Published

The majority of employees who completed the Council’s latest Employee Wellbeing Survey feel respected by their colleagues and can rely on their line manager to help resolve problems at work. 

Nearly 850 employees from across the Council’s three Services filled in the survey, undertaken to measure the health and wellbeing of its workforce. The results will now help shape the Council’s Employee Wellbeing Strategy for the next three years.

Almost half the respondents (49%) agreed they often or always had a good work-life balance. Just over 60% never or seldom felt pressured to work long hours and 83% often or always had a clear understanding of what was expected of them at work.

However, 39% often or always had to neglect some tasks because they had too much to do and 37% considered work related stress as a serious risk to their health.

The bulk of those who filled out the survey agreed they would feel supported by their colleagues (66%), team (56%) and line manager (59%) if they were experiencing mental health problems, with 31% stating they would feel supported by Council policies.

Only 20% of respondents achieved the current recommended weekly physical activity levels, with lunch-time and after work fitness classes and groups, as well as improved access to changing and showering facilities, listed as things the Council could introduce to help increase physical activity levels.

Respondents also suggested that provision of food preparation areas or kitchens within Council premises would help them eat more healthy, as just 30% said they ate the recommended five or more portions of fruit and vegetables a day.

Stuart Ritchie, Director of Corporate & Housing Services, said: “Continuing to have an open dialogue about our transformation is essential if we are to combat employee worries about the future - and our business plan plays a key role in that conversation. It makes clear that, as a Council, we have to build resilience within our workforce and help safeguard employees’ physical, mental and emotional health so they can adapt and flourish in the long-term.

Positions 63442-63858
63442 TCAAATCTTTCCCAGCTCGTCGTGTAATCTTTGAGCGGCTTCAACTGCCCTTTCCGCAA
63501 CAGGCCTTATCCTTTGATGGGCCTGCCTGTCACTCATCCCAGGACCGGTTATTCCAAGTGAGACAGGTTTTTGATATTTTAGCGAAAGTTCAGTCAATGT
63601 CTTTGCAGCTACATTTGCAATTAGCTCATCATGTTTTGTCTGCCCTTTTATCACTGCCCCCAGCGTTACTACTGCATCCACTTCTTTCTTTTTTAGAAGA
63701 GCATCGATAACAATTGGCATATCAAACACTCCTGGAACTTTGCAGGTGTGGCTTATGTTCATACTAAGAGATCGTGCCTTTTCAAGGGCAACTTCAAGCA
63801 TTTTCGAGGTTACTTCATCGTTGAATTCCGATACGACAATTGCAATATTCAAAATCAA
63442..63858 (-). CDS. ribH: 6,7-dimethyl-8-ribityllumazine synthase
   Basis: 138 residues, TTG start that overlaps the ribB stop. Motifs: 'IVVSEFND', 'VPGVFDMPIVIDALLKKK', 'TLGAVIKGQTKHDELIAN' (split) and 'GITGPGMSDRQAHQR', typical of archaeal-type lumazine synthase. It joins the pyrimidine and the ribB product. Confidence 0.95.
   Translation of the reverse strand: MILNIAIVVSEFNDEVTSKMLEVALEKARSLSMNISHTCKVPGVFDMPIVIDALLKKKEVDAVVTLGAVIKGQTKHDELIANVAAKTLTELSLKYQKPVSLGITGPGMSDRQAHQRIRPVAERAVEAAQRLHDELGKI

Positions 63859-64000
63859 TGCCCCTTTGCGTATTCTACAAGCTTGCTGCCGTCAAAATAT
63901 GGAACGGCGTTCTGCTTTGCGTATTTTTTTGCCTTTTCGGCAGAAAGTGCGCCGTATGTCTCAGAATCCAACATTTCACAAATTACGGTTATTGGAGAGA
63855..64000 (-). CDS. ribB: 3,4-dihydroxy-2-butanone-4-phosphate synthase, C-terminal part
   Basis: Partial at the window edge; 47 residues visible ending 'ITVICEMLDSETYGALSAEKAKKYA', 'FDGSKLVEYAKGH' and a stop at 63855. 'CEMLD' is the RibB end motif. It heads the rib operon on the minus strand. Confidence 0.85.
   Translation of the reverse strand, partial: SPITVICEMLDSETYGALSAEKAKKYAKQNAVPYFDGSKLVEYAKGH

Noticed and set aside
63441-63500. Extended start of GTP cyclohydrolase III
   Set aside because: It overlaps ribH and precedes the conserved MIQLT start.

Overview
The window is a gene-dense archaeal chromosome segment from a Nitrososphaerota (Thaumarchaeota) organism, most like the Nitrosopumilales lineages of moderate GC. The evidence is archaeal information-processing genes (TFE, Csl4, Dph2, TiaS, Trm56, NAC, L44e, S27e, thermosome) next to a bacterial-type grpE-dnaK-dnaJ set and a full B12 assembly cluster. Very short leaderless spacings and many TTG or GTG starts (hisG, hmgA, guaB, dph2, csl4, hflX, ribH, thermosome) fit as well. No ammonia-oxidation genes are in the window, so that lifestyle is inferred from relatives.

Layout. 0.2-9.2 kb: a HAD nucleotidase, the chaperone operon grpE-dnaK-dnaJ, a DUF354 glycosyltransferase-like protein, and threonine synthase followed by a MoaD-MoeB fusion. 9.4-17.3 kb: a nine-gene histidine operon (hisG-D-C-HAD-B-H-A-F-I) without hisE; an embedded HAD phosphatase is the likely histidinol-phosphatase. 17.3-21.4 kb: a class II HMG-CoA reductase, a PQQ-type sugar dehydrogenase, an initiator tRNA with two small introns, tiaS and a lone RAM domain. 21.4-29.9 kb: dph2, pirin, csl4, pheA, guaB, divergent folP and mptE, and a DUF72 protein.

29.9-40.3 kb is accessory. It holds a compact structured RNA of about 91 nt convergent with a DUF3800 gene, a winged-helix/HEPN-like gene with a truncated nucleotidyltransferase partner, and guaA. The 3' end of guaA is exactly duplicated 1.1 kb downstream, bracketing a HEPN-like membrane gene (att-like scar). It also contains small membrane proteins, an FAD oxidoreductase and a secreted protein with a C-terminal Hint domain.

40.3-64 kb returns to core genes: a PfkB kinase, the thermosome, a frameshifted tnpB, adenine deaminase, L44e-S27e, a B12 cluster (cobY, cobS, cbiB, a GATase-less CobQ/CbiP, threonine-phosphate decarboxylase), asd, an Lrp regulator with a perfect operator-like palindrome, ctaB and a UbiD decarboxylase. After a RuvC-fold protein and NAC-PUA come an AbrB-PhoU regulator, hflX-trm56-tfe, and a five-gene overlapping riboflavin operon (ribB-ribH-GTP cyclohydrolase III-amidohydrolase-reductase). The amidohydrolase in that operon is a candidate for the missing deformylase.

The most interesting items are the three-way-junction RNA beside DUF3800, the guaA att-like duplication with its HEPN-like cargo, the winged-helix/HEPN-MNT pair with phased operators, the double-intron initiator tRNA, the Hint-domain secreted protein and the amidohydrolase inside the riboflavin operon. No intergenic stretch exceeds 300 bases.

“Knowing the challenges our employees face is fundamental to our journey. That is why the results of this survey are vital. They highlight where we are doing things right and where we can improve. Only by having this information can we provide the support that our employees actually want and need.”

Already the Council offers a range of ways staff can strengthen their mental and physical wellbeing including:

  • Mental Health First Aid training – the first training session took place in April, with more training due to be offered later in the year.
  • Smoking cessation clinics – six clinics, run in partnership with the NHS, were held in April and May.
  • Training - a suite of face-to-face training sessions is available on a range of wellbeing topics including Keeping Yourself Mentally Well and Keep Well Clinics.
  • Healthy Working Lives – the Council has held the Gold award for the past nine years
  • Discounts for a range of health, fitness and wellbeing activities and services can be found on the Employee Benefits page.

Read the full report (PDF, 460)